#include <string.h> int memcmp(const void *s1, const void *s2, size_t n);
The memcmp() function compares the first n bytes (each interpreted as unsigned char) of the memory areas s1 and s2.
The memcmp() function returns an integer less than, equal to, or greater than zero if the first n bytes of s1 is found, respectively, to be less than, to match, or be greater than the first n bytes of s2.
For a nonzero return value, the sign is determined by the sign of the difference between the first pair of bytes (interpreted as unsigned char) that differ in s1 and s2.
If n is zero, the return value is zero.
For an explanation of the terms used in this section, see attributes(7).
POSIX.1-2001, POSIX.1-2008, C89, C99, SVr4, 4.3BSD.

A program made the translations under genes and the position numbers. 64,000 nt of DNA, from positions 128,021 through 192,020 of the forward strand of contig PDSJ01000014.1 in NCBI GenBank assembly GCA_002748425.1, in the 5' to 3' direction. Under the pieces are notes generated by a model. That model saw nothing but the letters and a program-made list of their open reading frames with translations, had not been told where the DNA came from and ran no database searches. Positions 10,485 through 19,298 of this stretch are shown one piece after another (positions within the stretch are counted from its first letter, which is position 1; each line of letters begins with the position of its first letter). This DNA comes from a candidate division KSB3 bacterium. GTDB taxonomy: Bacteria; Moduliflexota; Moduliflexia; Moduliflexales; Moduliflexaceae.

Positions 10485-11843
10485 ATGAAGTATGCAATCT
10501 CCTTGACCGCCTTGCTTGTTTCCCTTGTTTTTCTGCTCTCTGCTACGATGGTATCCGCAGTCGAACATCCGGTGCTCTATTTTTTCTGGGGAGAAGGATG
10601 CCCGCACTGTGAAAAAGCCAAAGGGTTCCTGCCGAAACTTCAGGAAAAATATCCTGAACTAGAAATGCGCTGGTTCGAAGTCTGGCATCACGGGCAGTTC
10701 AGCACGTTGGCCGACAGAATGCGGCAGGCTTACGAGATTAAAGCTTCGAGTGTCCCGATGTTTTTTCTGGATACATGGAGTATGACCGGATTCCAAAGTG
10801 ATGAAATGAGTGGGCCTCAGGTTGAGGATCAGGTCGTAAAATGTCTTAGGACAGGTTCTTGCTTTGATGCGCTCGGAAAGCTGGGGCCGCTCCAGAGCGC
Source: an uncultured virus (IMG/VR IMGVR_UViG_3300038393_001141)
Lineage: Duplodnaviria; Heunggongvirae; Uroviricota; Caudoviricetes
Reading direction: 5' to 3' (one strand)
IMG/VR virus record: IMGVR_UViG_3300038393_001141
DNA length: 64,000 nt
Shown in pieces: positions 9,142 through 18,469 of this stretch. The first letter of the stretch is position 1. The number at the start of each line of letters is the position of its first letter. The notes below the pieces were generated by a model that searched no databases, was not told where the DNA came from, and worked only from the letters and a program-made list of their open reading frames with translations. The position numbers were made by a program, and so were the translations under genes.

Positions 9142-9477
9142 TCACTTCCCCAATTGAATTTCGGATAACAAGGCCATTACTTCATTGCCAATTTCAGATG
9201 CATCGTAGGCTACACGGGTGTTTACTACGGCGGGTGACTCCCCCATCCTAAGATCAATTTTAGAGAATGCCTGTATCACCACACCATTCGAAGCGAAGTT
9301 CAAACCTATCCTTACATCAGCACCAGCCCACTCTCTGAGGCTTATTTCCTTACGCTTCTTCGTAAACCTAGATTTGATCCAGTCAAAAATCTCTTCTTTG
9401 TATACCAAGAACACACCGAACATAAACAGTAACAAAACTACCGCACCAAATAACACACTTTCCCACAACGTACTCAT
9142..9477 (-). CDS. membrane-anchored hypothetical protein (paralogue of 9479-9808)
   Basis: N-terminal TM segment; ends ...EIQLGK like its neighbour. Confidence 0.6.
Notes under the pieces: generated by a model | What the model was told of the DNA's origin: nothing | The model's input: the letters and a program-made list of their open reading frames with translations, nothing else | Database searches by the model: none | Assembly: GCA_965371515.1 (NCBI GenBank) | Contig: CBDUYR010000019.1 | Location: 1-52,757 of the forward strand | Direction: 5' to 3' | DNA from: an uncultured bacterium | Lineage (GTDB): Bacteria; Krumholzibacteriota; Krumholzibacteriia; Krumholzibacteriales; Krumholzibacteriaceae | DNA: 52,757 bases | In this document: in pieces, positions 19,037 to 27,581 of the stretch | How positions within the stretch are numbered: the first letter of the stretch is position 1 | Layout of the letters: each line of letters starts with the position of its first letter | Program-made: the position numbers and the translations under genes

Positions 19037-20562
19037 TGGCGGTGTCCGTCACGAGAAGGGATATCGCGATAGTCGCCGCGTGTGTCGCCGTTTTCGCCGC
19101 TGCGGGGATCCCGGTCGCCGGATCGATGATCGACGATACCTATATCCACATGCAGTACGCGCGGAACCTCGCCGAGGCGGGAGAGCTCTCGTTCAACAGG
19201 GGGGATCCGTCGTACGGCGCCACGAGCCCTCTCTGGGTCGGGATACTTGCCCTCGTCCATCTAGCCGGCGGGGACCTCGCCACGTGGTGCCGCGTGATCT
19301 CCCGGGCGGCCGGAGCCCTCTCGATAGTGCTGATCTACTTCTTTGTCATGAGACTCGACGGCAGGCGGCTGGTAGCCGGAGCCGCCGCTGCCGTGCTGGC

Do not use memcmp() to compare security critical data, such as cryptographic secrets, because the required CPU time depends on the number of equal bytes. Instead, a function that performs comparisons in constant time is required. Some operating systems provide such a function (e.g., NetBSD's consttime_memequal()), but no such function is specified in POSIX. On Linux, it may be necessary to implement such a function oneself.
bcmp(3), bstring(3), strcasecmp(3), strcmp(3), strcoll(3), strncasecmp(3), strncmp(3), wmemcmp(3)
This page is part of release 5.13 of the Linux man-pages project. A description of the project, information about reporting bugs, and the latest version of this page, can be found at https://www.kernel.org/doc/man-pages/.
bcmp(3), bstring(3), fmemcmp(3), fmemcmpi(3), gss_accept_sec_context(3), signal-safety(7), strcasecmp(3), strcmp(3), strcoll(3), strxfrm(3), system_data_types(7), wmemcmp(3).